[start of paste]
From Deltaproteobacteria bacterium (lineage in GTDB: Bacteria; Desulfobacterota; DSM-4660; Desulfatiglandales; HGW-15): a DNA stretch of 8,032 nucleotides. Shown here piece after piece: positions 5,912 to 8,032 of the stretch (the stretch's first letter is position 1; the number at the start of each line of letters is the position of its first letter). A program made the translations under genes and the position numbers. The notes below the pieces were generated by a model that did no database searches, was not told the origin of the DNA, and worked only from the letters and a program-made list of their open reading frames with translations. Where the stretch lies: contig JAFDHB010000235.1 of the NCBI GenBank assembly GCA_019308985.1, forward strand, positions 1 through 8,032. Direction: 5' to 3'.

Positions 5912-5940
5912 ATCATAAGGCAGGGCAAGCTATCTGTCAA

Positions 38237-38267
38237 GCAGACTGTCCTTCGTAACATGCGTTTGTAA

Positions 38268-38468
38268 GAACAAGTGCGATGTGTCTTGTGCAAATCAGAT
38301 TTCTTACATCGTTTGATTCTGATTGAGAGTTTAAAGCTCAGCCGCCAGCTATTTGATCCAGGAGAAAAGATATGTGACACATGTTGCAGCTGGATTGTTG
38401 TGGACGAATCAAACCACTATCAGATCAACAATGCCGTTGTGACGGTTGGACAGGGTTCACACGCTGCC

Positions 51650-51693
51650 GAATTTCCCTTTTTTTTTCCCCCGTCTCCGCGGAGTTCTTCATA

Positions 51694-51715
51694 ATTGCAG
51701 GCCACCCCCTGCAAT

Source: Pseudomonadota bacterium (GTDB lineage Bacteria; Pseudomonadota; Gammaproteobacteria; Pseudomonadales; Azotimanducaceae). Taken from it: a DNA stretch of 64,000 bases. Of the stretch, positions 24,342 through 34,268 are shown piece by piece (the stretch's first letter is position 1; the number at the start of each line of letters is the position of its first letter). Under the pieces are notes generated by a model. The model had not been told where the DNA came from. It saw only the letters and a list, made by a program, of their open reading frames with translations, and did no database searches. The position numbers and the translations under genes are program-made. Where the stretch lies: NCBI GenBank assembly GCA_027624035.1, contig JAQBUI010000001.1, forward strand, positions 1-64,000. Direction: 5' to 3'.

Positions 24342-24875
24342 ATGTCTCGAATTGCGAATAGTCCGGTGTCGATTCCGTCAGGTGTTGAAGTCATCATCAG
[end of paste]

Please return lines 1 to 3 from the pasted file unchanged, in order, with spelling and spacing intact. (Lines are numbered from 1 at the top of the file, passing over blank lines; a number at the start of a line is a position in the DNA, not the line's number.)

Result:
From Deltaproteobacteria bacterium (lineage in GTDB: Bacteria; Desulfobacterota; DSM-4660; Desulfatiglandales; HGW-15): a DNA stretch of 8,032 nucleotides. Shown here piece after piece: positions 5,912 to 8,032 of the stretch (the stretch's first letter is position 1; the number at the start of each line of letters is the position of its first letter). A program made the translations under genes and the position numbers. The notes below the pieces were generated by a model that did no database searches, was not told the origin of the DNA, and worked only from the letters and a program-made list of their open reading frames with translations. Where the stretch lies: contig JAFDHB010000235.1 of the NCBI GenBank assembly GCA_019308985.1, forward strand, positions 1 through 8,032. Direction: 5' to 3'.

Positions 5912-5940
5912 ATCATAAGGCAGGGCAAGCTATCTGTCAA